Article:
Recent spates of the hoarding of food supplies throughout the Covid-19 pandemic are an indicator of what food science experts term "low household food resilience".
Across the world, people rushed out to clear supermarket shelves of staples such as rice, pasta, eggs, tinned food and even toilet paper.
Such behaviour suggests low levels of food resilience.
Food security in a society looks at how well it ensures that food is available, where that food comes from (grown locally or imported), how strong the food distribution networks are and whether there is enough for the society.
The concept of food resilience, on the other hand, looks at how well communities and families adapt to food availability, and how they cope with food crises and uncertainties related to global food supply and demand.
At the community and family level, food resilience (FR) is defined as a household's ability to withstand stresses in disruption to food availability. These can be caused by multiple factors such as sudden reductions in food supplies, surges in food prices, or massive food contamination.
Household food resilience is an important factor when one considers that Singapore imports 90 per cent of its food supplies.
Indeed, the Government's food resilience mitigation measures have included stockpiling, diversification of food sources and providing funds to support and boost production supplies by local high-tech farmers at the national level.
But against the backdrop of the Covid-19 outbreak and panic buying that occurred, it is timely to promote a nationwide initiative to create greater awareness and preparedness in building FR within each household.
This will enhance efforts to achieve FR at the national and household levels - especially vital when an unplanned prolonged crisis cripples the global food supply chain.
Household FR should be part of Singapore's pillars of Total Defence and incorporated as part of "psychological defence", which refers to the ability to overcome a crisis through the collective will of Singaporeans to defend their way of life.
Food resilience can be increased if Singaporeans are more aware of how to make better use of food resources.
Government agencies can create official communications channels via various social media platforms such as websites, apps and publications. These can broadcast guidelines on sensible food rationing, pragmatic stocking levels, meal planning and food substitutes that can replace certain fresh produce when supplies are low.
Concurrently, the concept of household FR can also be introduced into the mainstream school curriculum.
As for helping people be prepared, the Civil Defence Emergency Handbook provides an estimated consumption guide on the types of food and quantities (mainly canned or dried convenience foodstuffs) per person for two weeks.
During the Covid-19 circuit breaker period, fresh foods are still available despite limited supplies. Thus, families should be able to continue having a balanced diet with appropriate portion sizes, and food from diverse food groups.
A highly food-resilient household will know it should forgo instant packaged food and opt for fresh, multicoloured foods that have higher vitamin and antioxidant content, and include healthier oils and herbs over processed condiments.
For family members with food allergies, this exercise becomes even more critical. In the long run, incorporating unhealthy food choices in one's diet will increase the risk of weight gain, resulting in obesity that leads to the incremental risk of diabetes and hypertension, as well as cardiovascular and other diseases.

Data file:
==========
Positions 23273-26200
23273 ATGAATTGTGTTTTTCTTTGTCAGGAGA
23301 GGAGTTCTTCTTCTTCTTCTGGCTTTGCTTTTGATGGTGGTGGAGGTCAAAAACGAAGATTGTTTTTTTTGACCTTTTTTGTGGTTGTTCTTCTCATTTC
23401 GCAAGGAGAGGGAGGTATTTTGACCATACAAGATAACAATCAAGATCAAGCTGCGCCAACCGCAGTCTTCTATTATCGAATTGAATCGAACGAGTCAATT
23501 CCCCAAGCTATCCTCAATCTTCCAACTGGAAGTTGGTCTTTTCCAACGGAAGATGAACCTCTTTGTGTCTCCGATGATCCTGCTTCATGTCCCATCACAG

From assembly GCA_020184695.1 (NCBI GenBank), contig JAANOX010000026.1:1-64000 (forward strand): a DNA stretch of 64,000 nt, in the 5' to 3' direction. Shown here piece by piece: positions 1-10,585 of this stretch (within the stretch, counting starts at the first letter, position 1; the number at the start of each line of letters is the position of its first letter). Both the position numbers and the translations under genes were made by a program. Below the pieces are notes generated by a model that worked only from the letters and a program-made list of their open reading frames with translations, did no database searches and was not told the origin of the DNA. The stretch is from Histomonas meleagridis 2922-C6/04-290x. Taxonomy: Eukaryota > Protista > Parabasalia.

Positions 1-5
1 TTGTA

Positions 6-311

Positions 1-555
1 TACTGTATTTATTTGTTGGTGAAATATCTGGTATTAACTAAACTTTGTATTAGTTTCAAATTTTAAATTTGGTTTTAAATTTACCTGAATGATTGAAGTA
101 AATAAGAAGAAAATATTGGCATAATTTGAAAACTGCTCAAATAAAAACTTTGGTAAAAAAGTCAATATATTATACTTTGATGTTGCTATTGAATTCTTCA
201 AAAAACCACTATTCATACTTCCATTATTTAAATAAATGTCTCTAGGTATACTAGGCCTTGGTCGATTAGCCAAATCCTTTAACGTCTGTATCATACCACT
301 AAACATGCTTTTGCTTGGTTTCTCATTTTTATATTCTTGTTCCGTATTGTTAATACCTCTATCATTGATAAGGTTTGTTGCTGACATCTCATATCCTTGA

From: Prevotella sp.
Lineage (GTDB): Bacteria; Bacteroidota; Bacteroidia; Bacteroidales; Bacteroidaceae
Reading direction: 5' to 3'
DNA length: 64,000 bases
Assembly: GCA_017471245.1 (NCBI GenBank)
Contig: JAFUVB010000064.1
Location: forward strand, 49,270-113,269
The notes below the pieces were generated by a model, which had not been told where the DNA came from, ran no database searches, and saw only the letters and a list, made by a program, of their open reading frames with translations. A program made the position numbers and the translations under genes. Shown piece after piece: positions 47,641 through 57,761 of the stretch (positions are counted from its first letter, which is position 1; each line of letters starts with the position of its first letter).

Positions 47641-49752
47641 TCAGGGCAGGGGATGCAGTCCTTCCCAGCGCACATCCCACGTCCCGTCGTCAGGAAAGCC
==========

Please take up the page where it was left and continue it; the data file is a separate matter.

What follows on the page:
Meal planning will also help to reduce food waste and help the family cope with rising food costs.
A family strong in household food resilience knows there is no need to build a stockpile at home. Stockpiles only drive up prices unnecessarily and make food less accessible to each household.
Instead, we need a more pragmatic approach, such as a baseline recommendation of stocking a food pantry that lasts about two to three weeks to ensure sufficiency and freshness.
Stay mindful that any unconsumed foods after the expiry date will go to waste.
Food wastage happens when people panic, overbuy and cannot utilise all the purchases before their shelf life expires.
When faced with a potential scarcity of resources, such wasteful behaviours should be kept to a minimum.
Households high in food resilience follow the 4Rs. They are:
Refuse: to hoard, to prevent having expired food. Refuse unhealthy food choices and don't overeat. Say no to Fomo (fear of missing out).
Reduce: wastage by portioning food - finish your portion before getting more food. And store food properly to keep the food fresh for longer.
Recycle: food scraps for compost, fruit peel for making teas and "enzyme cleaners", eggshells and coffee grounds for use as fertiliser, and vegetable peel or bones for making soup.
Reuse: rice water for gardening. Use BYO (bring your own) containers for takeaways. Keep leftovers to make a simple one-pot meal. Use pumpkin seeds in salads.
Increasing the awareness of and preparedness for household FR can improve the adaptive capacity of a society despite a pandemic and disruption to the global food supply chain.
Taking a balanced approach to food choices will enable families to cope with the uncertainties of the Covid-19 situation and prevent unnecessary food wastage, so that supplies remain sufficient for all.
Dr Johannah Soo is a consumer food science lecturer at the National Institute of Education at Nanyang Technological University. Jenny Sng is a certified food safety auditor at A-Europe Certification.
A version of this article appeared in the print edition of The Straits Times on May 01, 2020, with the headline 'Households need 'food resilience' awareness to avoid panic buying'. Print Edition | Subscribe
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